Carers for adults with learning disabilities in Doncaster struck for 48 hours from last Sunday. The Unison union members are fighting Care UK bosses’ attempts to slash their pay and conditions by forcing them to sign new contracts.
They have already struck for two weeks in the last month. A further four days of strikes were set to be announced as Socialist Worker went to press.
Care UK won the £7 million per year contract for the service from Doncaster Council last year. Previously it was provided by the local NHS trust.The attack on workers could set a precedent in the increasingly privatised NHS.
“I’m losing £5,000 and eight days holiday a year, and they are making a huge cut to my sick pay too,” one striker told Socialist Worker.
“This is a test case. It’s the first time anyone has stood up to them. They’re cutting our wages to push us out of the service,” she said.
Striker Lisa Wilson added, “The people we work with have complex needs, and what Care UK proposes is going to cause so much disruption to all of that.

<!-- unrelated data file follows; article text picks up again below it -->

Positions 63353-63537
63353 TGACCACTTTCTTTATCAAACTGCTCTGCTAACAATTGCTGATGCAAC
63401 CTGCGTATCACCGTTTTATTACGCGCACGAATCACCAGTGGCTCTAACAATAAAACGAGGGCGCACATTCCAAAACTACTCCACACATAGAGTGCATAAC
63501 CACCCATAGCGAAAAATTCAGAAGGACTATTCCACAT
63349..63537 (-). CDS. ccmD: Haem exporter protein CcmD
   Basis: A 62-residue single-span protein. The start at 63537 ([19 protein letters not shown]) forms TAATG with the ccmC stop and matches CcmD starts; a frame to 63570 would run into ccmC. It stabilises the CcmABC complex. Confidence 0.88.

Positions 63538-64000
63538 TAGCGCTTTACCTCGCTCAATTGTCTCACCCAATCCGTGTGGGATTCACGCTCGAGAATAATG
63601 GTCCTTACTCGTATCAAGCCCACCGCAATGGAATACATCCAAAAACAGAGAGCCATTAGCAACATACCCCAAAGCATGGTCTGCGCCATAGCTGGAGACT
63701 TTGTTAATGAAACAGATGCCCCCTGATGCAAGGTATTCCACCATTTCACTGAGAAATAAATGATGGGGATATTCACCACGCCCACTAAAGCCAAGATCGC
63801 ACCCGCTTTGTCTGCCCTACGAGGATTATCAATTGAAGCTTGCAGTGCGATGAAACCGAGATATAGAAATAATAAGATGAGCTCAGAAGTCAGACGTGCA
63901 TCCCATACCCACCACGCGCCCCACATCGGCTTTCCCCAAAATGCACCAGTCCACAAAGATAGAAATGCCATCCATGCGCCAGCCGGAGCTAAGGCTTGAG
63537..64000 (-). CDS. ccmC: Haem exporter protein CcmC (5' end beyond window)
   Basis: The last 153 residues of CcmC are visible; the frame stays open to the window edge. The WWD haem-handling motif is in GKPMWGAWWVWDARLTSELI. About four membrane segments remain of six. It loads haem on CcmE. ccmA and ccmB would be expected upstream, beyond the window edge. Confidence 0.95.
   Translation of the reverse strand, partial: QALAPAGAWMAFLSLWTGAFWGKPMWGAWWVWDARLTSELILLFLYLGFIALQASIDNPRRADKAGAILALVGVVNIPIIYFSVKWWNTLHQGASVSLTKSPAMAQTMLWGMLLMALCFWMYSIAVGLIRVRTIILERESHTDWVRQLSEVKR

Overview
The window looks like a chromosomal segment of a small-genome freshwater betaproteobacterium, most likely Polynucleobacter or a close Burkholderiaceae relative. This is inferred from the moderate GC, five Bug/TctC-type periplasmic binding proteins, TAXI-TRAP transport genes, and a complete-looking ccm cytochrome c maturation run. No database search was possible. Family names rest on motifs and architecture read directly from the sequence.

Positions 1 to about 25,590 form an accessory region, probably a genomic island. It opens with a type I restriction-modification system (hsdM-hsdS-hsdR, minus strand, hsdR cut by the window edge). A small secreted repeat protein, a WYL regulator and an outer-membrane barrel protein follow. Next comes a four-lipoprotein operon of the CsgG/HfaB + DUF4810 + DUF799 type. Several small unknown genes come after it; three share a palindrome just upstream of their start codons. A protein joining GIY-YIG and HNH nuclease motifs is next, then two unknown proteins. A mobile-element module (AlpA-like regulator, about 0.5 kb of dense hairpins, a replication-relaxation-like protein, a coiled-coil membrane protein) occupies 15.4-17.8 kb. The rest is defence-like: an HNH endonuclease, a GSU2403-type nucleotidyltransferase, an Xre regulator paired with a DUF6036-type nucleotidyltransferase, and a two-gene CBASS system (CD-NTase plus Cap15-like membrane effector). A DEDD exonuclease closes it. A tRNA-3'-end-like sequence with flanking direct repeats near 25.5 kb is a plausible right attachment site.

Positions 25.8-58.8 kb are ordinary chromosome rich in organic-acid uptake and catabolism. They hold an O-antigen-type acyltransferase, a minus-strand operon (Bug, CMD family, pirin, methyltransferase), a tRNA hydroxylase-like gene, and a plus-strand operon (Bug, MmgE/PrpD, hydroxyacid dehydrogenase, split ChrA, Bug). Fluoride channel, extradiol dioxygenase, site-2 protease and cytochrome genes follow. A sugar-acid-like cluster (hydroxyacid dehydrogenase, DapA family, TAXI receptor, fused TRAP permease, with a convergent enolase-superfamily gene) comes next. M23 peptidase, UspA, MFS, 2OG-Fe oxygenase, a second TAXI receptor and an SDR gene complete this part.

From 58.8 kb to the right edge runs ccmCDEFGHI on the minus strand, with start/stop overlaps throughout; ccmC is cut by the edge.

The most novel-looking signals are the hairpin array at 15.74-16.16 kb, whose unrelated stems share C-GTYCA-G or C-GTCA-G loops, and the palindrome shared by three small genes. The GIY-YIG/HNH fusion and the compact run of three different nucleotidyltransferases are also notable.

“It’s worrying if experienced staff are going to go. Some have built relationships up over 20 or 30 years.”
Unison rep Kirstine Carbutt told Socialist Worker, “It’s not even about the money. This is about privatising public services.”
In a clear sign that their plan to force workers to sign the new contracts has not yet worked, bosses last week extended their deadline for a second time.
What was once supposedly unmovable shifted as workers fought back. But the company still claims that without further funding workers will have to accept the attack on pay and conditions.
“They use the fact that the council have put a reduced budget in as a stick to beat us with,” said Kirstine.
But Care UK is not short of cash. It made £4.6 million profit in just the first three months of 2014 and have assets worth over £640 million.
“We are determined to fight them,” Kirstine said. “But what they’re doing to the service is demoralising. The one thing that’s lifted me up has been going to speak at meetings—it’s turned me into a right militant.”
A picket line rally was held on Sunday with trade unionists from Sheffield, York, Chesterfield, Leeds and Barnsley bringing solidarity collections. The local food bank came the following day to help any strikers in hardship.
Trade unionists everywhere want to see them win. But it doesn’t need to be a long drawn out battle.
The lesson of recent strikes by care workers in Glasgow and lecturers in Edinburgh is that escalation is the way to win.
You can support the Doncaster Care UK workers in their fight for pay and the future of the service
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